The significant differences of the results of in situ parameters in the influent, middle of the pond, and the effluent were determined during the time of sampling. Linear models with different covariance structures were used (homogeneous and heterogeneous variances). The best model was selected through the penalized likelihood methods Akaike information criterion (AIC) and Bayesian information criterion (BIC). Correlation indicators between in situ parameters and PCs were analyzed with the Pearson or Spearman correlation coefficient, according to the Shapiro Wilk normality test.

The statistical analysis was carried out through the freeware program R version 3.5.0 for the determination of statistical differences and significant correlations at a level of significance of 5%.

RESULTS AND DISCUSSION

In situ parameters

Table 1 presents the minimum, maximum and average results of the in situ parameters and the COD measured in the HRAP. The results of daily monitoring for each parameter are presented in the supplementary material (Figure S2 to Figure S9).

Table 1

Results of the parameters measured at the influent, middle, and effluent of the HRAP

ParameterInfluent
Middle
Effluent
MinMaxAverageMinMaxAverageMinMaxAverage
pH 5.75 7.36 6.94 ± 0.16 6.02 11.53 8.99 ± 0.97 6.95 11.13 8.97 ± 0.93 
Conductivity (μScm−1187 740 617.33 ± 70.75 310 653 483.22 ± 64.99 355 656 495.62 ± 64.82 
Temperature (°C) 13.6 36.2 26.89 ± 2.26 21.6 31.8 25.91 ± 2.5 21.6 31.7 25.95 ± 2.45 
ORP (mV) −350.6 −49.3 158.57 ± 39.54 −343.6 −14.9 −117.7 ± 35.92 −343.1 −10.1 122.44 ± 35.92 
DO (mgL−12.2 0.53 ± 0.32 0.17 36.3 9.51 ± 5.82 0.15 29.67 9.63 ± 6 
Chlorophyll A (μg mL−1NM NM NM 1.36 0.78 ± 0.31 NM NM NM 
PAR (μmol m−2 s−1NM NM NM 2,380.33 874.85 ± 593.09 NM NM NM 
COD (mgL−189.18 275.3 162.38 ± 50.17 NM NM NM 24.32a 98.36a 55.91 ± 28.69a 
ParameterInfluent
Middle
Effluent
MinMaxAverageMinMaxAverageMinMaxAverage
pH 5.75 7.36 6.94 ± 0.16 6.02 11.53 8.99 ± 0.97 6.95 11.13 8.97 ± 0.93 
Conductivity (μScm−1187 740 617.33 ± 70.75 310 653 483.22 ± 64.99 355 656 495.62 ± 64.82 
Temperature (°C) 13.6 36.2 26.89 ± 2.26 21.6 31.8 25.91 ± 2.5 21.6 31.7 25.95 ± 2.45 
ORP (mV) −350.6 −49.3 158.57 ± 39.54 −343.6 −14.9 −117.7 ± 35.92 −343.1 −10.1 122.44 ± 35.92 
DO (mgL−12.2 0.53 ± 0.32 0.17 36.3 9.51 ± 5.82 0.15 29.67 9.63 ± 6 
Chlorophyll A (μg mL−1NM NM NM 1.36 0.78 ± 0.31 NM NM NM 
PAR (μmol m−2 s−1NM NM NM 2,380.33 874.85 ± 593.09 NM NM NM 
COD (mgL−189.18 275.3 162.38 ± 50.17 NM NM NM 24.32a 98.36a 55.91 ± 28.69a 

NM, Not measured.

afCOD.

The results of the in situ parameters show that the environmental conditions were ideal for good development of microalgae, especially in the afternoon (between 3pm and 7pm) when more photosynthetic activity was registered, as measured by chlorophyll-a (Figure S7), with values as high as 1.36 μgmL−1. Values between 1.1 and 4.0 μgmL−1 have been reported for algae systems with substrates such as domestic wastewater (Arashiro et al. 2019; Galès et al. 2019). The values in the present study were low because of unstable algae populations due to variations in the influent contaminant load (Figure S9).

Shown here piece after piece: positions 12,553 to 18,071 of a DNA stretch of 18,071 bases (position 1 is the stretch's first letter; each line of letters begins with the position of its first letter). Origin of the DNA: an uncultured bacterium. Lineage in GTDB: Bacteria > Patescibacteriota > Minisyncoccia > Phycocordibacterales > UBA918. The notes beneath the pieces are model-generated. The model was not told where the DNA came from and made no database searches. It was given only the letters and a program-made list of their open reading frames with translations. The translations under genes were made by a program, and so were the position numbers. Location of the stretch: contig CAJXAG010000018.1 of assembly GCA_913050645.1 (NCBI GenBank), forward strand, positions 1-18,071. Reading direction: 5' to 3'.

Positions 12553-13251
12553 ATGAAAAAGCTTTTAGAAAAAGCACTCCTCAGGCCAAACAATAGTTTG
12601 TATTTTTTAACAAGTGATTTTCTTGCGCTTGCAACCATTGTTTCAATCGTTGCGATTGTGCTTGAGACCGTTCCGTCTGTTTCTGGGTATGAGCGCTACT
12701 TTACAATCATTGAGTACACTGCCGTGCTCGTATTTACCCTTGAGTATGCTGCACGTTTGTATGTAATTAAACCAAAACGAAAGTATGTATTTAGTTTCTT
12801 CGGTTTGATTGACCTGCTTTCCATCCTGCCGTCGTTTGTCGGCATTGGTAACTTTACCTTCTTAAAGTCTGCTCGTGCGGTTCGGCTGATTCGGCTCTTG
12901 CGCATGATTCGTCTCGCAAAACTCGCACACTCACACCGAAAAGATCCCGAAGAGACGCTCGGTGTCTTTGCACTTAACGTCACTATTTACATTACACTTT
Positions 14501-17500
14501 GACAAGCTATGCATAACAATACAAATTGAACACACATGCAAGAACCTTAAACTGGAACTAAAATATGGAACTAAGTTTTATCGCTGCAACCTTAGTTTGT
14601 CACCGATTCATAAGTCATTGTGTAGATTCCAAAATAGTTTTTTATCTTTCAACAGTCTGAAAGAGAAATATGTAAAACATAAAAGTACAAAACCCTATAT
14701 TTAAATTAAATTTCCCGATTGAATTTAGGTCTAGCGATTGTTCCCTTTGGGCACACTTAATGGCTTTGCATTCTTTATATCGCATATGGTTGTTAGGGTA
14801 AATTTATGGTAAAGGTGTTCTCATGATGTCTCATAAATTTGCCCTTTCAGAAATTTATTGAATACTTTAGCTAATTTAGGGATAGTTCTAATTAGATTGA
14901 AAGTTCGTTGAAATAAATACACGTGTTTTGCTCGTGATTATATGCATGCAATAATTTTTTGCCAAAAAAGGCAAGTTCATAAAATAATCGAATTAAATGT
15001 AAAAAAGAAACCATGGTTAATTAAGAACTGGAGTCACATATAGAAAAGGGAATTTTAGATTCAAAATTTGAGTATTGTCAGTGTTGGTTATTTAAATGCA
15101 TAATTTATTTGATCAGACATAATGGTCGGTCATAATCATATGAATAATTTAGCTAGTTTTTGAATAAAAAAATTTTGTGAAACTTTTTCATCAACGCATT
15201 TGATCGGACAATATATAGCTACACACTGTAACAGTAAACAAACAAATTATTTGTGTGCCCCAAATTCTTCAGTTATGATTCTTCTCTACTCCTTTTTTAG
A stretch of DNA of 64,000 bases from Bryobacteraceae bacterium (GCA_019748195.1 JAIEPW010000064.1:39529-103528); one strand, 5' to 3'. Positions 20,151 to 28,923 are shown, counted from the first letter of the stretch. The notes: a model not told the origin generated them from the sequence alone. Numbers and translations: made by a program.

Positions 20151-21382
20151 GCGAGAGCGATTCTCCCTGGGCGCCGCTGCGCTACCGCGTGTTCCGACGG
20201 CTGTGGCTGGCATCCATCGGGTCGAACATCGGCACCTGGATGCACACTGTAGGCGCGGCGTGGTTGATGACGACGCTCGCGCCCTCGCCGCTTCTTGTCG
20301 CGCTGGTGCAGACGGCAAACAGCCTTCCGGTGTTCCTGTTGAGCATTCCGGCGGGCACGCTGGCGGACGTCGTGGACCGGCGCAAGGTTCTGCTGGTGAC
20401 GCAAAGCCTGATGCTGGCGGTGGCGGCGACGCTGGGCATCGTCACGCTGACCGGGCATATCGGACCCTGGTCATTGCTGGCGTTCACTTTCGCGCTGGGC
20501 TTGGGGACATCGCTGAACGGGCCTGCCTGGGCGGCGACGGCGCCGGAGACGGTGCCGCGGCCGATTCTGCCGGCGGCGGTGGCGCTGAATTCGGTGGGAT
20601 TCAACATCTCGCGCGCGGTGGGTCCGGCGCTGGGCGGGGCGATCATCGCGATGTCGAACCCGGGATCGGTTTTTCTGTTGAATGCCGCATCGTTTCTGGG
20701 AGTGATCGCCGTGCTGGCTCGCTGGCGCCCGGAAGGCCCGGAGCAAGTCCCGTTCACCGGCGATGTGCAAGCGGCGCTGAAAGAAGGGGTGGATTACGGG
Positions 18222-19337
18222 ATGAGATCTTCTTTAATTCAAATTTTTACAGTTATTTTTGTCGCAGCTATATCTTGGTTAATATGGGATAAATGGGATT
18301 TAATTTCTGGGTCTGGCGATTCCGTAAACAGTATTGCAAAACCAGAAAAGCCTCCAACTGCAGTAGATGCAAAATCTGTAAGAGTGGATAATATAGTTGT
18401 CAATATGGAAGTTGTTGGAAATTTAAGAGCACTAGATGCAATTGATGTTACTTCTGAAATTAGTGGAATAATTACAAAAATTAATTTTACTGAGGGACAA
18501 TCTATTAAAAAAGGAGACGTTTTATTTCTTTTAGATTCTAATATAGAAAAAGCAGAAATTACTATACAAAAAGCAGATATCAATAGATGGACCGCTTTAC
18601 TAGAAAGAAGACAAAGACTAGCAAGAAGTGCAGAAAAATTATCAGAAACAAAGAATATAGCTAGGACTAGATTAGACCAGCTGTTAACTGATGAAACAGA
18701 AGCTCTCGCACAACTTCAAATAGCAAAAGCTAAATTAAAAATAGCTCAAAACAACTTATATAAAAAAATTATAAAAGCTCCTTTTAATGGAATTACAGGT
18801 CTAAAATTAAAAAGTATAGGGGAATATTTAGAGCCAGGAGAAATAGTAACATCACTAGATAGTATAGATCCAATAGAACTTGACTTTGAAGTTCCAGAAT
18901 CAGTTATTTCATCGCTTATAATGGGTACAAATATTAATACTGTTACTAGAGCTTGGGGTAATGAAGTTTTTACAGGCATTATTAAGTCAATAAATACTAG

An increase in pH and DO (Figure S2 and Figure S6) was found in the pond, with average values of 8.99 units and 9.51 mgL−1, respectively. This was due to the photosynthetic activity through which CO2 and HCO3 are consumed, resulting in a basic medium with high pH values, greater DO production (Park & Craggs 2010; Craggs et al. 2011). The ORP values (Figure S5) remained negative in all monitoring, showing a reducing environment characteristic of wastewater with high concentrations of organic pollutants (Mahapatra et al. 2013). The ORP had a slight increase in the middle and effluent of the HRAP due to the increased DO levels. The negative ORP values could be associated with the high levels of pH (Mahapatra et al. 2013), the dynamic of all micro-organisms to different depths and light/dark cycles with a change of aerobic to anaerobic conditions (See Figure S10), for example, presence of denitrifying or reducing-sulfate bacteria, in addition to organic exudates of these micro-organisms, and reduction of Fe+3 ions (Dušek et al. 2008).

COD reduction was also observed (Figure S9) with an average removal efficiency of 65.49% and an average fCOD of 55.91 mgL−1 in the effluent. The average conductivity (Figure S2) was associated with the removal of nutrients such as nitrogen and phosphorus. Although this study did not measure those nutrients, this technology is known for its high potential for removing them (García et al. 2006; Gentili & Fick 2017).

Temperature is an important parameter for the physiochemical processes in the pond. This stayed within a range of 21.6–31.8 °C, which is favorable to algae production. Midday was a critical period when temperatures were highest, in the middle of the pond (Figure S4), which increases the risk of photorespiration and the consequent decrease in productivity (Park et al. 2011).

PAR refers to the amount of energy that organisms can use for photosynthesis. The average PAR value was 874.85 μmol·m−2s−1, with a maximum of 2,380.33 μmol·m−2s−1 registered at 12:00 noon (Figure S8). High solar radiation values can cause photoinhibition, thereby affecting the photosynthetic activity of the microalgae, which can become saturated at a value of 200 μmol·m−2s−1 (Masojídek et al. 2003). Nevertheless, other mechanisms that remove microcontaminants can also be stimulated, such as direct photolysis.

Removal efficiency of pharmaceutical compounds